First look: PowerInbox’s new email platform makes it more powerful

PowerInbox founder Matt Thazhmon visited me this morning and showed me PowerInbox, a new email platform that enables new apps that do lots of cool things with email.

They turned on this platform this morning. Watch the video to get a sense of what it does.

But it can do a bunch of things with specific types of emails.

1. With social network notifications it can bring Facebook directly into the email so users don’t need to click out to leave a comment, for instance.

2. With enterprise email, it can build collaboration features right into the email, so two users can chat back and forth right from an email, without really sending yet another email that clutters up inboxes.

Downsides? It only works on Chrome today, Outlook and Firefox coming soon, and it requires loading some software on your machine. Doesn’t work on iPads or mobile, unfortunately, at least yet. We cover all that in the interview.

Love the idea behind this. How about you?


9 thoughts on “First look: PowerInbox’s new email platform makes it more powerful

  1. This is a good way of making email more of a chore rather than keeping it email itself. Don’t get me wrong I love rapportive and Xobni and use them with Gmail and Outlook respectively, but I filter out all my Facebook and Twitter messages to go to archives for a reason.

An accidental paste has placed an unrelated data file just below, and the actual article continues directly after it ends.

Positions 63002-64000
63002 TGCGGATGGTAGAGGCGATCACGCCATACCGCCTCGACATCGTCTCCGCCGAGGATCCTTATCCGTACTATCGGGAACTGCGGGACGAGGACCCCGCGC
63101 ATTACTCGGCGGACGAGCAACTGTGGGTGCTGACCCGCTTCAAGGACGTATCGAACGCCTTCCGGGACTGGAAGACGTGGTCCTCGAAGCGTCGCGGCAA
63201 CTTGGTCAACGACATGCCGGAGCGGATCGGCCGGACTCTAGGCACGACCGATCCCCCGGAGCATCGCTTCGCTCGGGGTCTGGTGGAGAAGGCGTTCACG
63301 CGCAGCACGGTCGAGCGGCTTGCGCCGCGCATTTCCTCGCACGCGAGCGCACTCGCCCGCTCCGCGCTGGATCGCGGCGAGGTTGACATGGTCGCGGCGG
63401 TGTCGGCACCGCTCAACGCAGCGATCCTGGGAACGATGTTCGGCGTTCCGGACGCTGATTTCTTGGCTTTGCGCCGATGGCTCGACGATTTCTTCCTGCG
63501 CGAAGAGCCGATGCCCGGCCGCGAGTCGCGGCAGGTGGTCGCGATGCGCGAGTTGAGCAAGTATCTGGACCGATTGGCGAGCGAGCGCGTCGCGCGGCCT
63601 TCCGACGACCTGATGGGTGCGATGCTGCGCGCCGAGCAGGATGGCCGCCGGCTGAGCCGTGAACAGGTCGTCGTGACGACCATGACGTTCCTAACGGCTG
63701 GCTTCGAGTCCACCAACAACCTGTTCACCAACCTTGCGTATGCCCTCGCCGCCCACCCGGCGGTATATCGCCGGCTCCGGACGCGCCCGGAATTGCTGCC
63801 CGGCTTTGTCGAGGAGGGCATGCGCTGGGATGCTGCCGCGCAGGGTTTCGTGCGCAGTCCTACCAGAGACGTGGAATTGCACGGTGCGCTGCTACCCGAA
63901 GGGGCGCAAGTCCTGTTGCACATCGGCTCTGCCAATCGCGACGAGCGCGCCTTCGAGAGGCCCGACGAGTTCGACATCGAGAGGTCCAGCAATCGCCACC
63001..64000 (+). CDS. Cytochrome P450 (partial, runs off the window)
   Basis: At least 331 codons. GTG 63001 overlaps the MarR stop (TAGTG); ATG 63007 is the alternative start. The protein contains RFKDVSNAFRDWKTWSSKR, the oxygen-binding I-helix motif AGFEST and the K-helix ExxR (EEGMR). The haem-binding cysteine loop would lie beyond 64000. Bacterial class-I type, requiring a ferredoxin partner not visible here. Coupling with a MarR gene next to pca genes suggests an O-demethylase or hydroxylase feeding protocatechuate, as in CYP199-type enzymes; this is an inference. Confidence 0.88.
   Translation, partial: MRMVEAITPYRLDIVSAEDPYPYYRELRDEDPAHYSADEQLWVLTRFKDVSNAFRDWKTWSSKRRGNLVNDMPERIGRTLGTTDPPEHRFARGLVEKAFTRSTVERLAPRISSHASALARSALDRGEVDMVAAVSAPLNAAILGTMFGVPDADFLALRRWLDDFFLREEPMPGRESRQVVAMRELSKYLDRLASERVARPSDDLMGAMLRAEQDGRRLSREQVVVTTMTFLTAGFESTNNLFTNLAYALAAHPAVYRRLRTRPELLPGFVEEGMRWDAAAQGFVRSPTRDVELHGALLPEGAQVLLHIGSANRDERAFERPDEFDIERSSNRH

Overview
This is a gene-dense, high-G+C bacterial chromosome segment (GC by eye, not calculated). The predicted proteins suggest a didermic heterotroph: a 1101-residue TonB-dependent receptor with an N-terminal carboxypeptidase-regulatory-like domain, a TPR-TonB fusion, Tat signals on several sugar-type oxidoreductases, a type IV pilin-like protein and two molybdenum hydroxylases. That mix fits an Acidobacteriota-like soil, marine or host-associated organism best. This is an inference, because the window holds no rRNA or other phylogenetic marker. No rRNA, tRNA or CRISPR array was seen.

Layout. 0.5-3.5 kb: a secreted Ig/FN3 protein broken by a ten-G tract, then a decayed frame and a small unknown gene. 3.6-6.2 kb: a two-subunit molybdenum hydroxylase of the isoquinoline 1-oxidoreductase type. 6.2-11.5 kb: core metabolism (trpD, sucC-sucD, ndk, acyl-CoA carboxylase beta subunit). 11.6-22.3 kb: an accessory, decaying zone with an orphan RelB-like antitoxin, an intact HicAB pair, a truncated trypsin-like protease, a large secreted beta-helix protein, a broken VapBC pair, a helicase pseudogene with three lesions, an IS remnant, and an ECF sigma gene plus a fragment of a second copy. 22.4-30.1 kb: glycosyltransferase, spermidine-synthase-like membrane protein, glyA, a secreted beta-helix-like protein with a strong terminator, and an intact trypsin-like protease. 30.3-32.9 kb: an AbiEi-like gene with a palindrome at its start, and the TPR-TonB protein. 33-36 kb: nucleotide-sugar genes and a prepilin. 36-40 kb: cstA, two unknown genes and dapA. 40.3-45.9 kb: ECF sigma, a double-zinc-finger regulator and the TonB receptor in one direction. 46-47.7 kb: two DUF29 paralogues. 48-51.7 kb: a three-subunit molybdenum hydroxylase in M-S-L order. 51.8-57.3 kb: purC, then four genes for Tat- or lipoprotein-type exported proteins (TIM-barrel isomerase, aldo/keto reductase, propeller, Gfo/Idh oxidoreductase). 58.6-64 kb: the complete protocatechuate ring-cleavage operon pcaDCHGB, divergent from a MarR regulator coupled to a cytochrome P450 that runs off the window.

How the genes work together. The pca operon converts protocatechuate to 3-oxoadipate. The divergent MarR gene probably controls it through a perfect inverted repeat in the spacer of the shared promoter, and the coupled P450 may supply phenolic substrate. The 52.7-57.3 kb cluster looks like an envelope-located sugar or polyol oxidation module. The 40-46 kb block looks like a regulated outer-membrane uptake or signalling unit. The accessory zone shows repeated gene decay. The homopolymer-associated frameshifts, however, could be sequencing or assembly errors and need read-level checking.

If I or many other like-minded people wanted such kind of features they would not filter their emails. Social networking is good but I would rather leave email to be just email. This app is good but will be a fad and fade away.

    For enterprise collaboration we already have Yammer, no need to mix email and social networking.


  2. I like the concept, and fully agree that email is easily the most ‘legacy’ piece of online infrastructure.

    My main reservation with the execution is that this kind of integration is already happening in mobile contexts at the OS level as well as showing strongly in the social media space, so unless PowerInbox is designed to sell to Google, facebook, Microsoft or another such player, it feels like a signpost to the future rather than part of it.


  3. Dynamic content is definitely HOT. Yahoo! Mail, Hotmail and Gmail all have their own disparate dynamic content solutions in the work. Companies like LiveIntent and MovableInk are doing dynamic content for marketers.

    My biggest concern is that there is no real mobile story here. We need the same APIs and extensions to mobile email that we have in the desktop. I’m surprised we’re not seeing more “mobile first” approaches from the big mailbox providers and from startups.


    1. This is interesting stuff Josh. I worry that it’s really hard to change consumer behavior. We made the decision to focus on helping marketers create dynamic email campaigns because there’s a real business in this and it’s possible to reach a vast audience. I applaud anyone though for working to make this ubiquitous communication platform more useful.


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